The new coronavirus is first and foremost a threat to the health of millions of Americans. Thousands of suspected cases have been confirmed with countless others yet to be tested, putting an unprecedented strain on health care professionals and hospitals.
But the effects of COVID-19 are being felt just as acutely by small businesses. Across the country, main street corridors packed with historic buildings stand silent, as the customers who typically flock to these places wisely stay home. The results are exactly what you’d expect: Without their primary source of revenue, local shops and businesses must make difficult decisions about whether to lay off workers, or even close permanently.
The National Trust's Main Street America program is seeking to minimize the blow by guiding Main Street communities through the crisis. “The impact of COVID-19 on small businesses and local economies is already significant and appears likely to become even more extensive,” says Matthew Wagner, vice president of revitalization programs at Main Street America.
Only 12 weeks ago when the coronavirus was getting a ripple of news in faraway China, Gadsden’s Back Forty Beer Co. was projecting 15 percent growth for 2020.
But within the last week, the dominoes started falling. Now owner Jason Wilson is looking at a loss of about 65 percent of his revenue due to the social distancing measures in place for containing the virus. At the same time, the brewery’s taproom and kitchen are seeing all-time highs in takeout orders and to-go beer sales from community support.
Once a coal-driven community, Jasper has been hard at work rebranding the identity of its small town. The city wants to embrace a culture of health and sustainability and capitalize on a different resource: the great outdoors.
Its vision is to become a recreational destination and trail town, along the lines of a “mini” Asheville, North Carolina.
Jasper has a wealth of wilderness areas nearby like William B. Bankhead National Forest, Walker County Lake and Lewis Smith Lake, so all that’s required is turning ideas into action.
One of the big players at the helm is Jasper Main Street. The town received its designation as an Alabama Main Street Community in June 2015 and, ever since, it has been a big force behind a massive revitalization. Jenny Short, president of Jasper Main Street and a Jasper native, says becoming a Main Street Community was a game-changer that the town embraced wholeheartedly.
COLUMBIANA – The dilapidated property known as the old pool hall on South Main Street in downtown Columbiana is undergoing much-needed restoration.
Since purchasing the property in February, Eagle Construction Products and Eagle Framing owner Rob McLeroy and his team have started what they are calling phase one of the restoration process: removing dangerous materials from the inside of the roughly 4,320-square-foot building, demolishing the damaged roof and floors, and stabilizing the building’s four sides, including the brick front façade on Main Street.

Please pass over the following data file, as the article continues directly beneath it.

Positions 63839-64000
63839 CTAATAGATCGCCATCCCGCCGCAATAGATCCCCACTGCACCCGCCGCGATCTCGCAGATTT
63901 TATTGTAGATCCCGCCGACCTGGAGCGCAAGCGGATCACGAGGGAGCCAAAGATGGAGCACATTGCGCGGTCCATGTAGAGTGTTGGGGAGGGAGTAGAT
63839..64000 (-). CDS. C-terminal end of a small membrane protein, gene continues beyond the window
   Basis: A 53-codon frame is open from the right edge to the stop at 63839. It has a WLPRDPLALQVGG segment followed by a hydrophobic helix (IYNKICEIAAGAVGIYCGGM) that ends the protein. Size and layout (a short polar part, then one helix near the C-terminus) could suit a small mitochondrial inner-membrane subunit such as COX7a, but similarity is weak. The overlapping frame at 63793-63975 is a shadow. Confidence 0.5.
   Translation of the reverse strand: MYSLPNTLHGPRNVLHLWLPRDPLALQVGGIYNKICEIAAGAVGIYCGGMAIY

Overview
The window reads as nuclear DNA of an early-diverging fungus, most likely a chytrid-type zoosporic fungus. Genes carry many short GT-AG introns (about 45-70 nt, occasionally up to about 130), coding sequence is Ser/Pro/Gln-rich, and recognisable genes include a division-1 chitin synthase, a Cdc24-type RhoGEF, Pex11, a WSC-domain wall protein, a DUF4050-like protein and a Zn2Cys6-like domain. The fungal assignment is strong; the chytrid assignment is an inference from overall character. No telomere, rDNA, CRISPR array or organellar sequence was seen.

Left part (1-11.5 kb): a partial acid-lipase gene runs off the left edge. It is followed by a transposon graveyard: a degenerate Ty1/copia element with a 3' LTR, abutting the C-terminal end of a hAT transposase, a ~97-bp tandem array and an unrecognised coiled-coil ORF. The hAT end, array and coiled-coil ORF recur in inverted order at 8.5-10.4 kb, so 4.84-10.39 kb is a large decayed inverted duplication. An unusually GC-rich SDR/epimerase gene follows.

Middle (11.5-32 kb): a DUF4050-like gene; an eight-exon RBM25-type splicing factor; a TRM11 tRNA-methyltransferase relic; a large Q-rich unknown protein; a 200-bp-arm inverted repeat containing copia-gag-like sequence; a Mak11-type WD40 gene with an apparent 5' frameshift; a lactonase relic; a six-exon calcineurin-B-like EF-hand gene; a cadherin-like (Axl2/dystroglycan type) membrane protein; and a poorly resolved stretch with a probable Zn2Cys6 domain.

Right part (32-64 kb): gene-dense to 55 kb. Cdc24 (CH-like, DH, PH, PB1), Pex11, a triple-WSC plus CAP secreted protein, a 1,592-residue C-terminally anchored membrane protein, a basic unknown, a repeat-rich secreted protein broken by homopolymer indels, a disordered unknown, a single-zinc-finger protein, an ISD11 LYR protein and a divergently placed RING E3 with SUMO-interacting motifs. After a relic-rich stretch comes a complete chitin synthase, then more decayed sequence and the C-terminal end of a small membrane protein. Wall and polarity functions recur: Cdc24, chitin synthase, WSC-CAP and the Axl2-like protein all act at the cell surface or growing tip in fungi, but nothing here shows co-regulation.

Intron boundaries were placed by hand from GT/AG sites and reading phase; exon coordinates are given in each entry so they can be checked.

The South Huntsville Main Business Association showed off its potential this week with a “Possibilities Tour” of the upcoming Hays Farm development.
The organization welcomed business owners and potential business owners who may be looking to start a business or open a location on the busy south end of town.
In spite of the rain, a couple dozen people ranging from those interested in doctor’s offices to restaurants, retail stores and, even, office space took the tour.
At the post-tour luncheon, SHMBA Executive Director Bekah Schmidt laid out everything that is happening on the 850-acre Hays Farm development. Included in that is the former Haysland Square, renamed The Market at Hays Farm, and the Huntington shopping area.
“A lot of people know the daily traffic counts along the Parkway in that area are anywhere from 52,000 to 75,000 cars a day, making it very appealing,” said Schmidt. “But we wanted to show people there is much more coming, and there are additional benefits to opening a business on this end of town that people don’t know about.”
The University of West Alabama has joined with AT&T and Alabama Power Company to announce the Alabama Summit on Rural Innovation and Entrepreneurship, set for Friday, April 17 at the Bell Center on the UWA campus. The event will feature an exceptional slate of successful entrepreneurs, business leaders and experienced economic leaders who bring unique perspectives to address rural opportunities for entrepreneurial development in Alabama’s rural communities.Read More
Will Mason plans to turn the former Woodlawn Theatre into a music teaching and performance hub, but the project might be more transformative than just revenue and revitalization.
A federal program that gives capital gains tax breaks for investments made in economically distressed areas is funding the project at 5503 1st Avenue North in Woodlawn, a neighborhood just east of downtown Birmingham.
As a part of the Main Street program, the city has started hanging banners of "Headland Heroes."
The banners come with a $300 application fee, and the hero has to be approved by the Main Street Committee.
The $300 goes toward revitalizing downtown through the Main Street Program.
Enterprise Main Street has its first Board of Directors.
A 13-member board as well as an additional seven non-voting, ex-officio members will be working with Enterprise Main Street Director Cassidi Kendrick. The project, part of Main Street Alabama, next will takes its first steps toward planning and preparing for the future prosperity of the city’s traditional downtown business district.
The Enterprise City Council on Tuesday night approved the 13 Board of Directors.
The renovation of Birmingham's Masonic Temple is just a few months away.
The empty building - an economic and cultural hub of Birmingham’s early African-American community - is also a key part of redevelopment planned for the city’s northwest quadrant.
Project developer Irvin Henderson told property owners in the civil rights district that work to turn the building into an economic incubator should begin this summer and finish by summer of 2021.
"The northwest quadrant plan really gives us an opportunity to sync a lot of plans together to actually use the masonic temple as a catalyst for a number of other development opportunities" says Urban Impact Executive Director Ivan Holloway.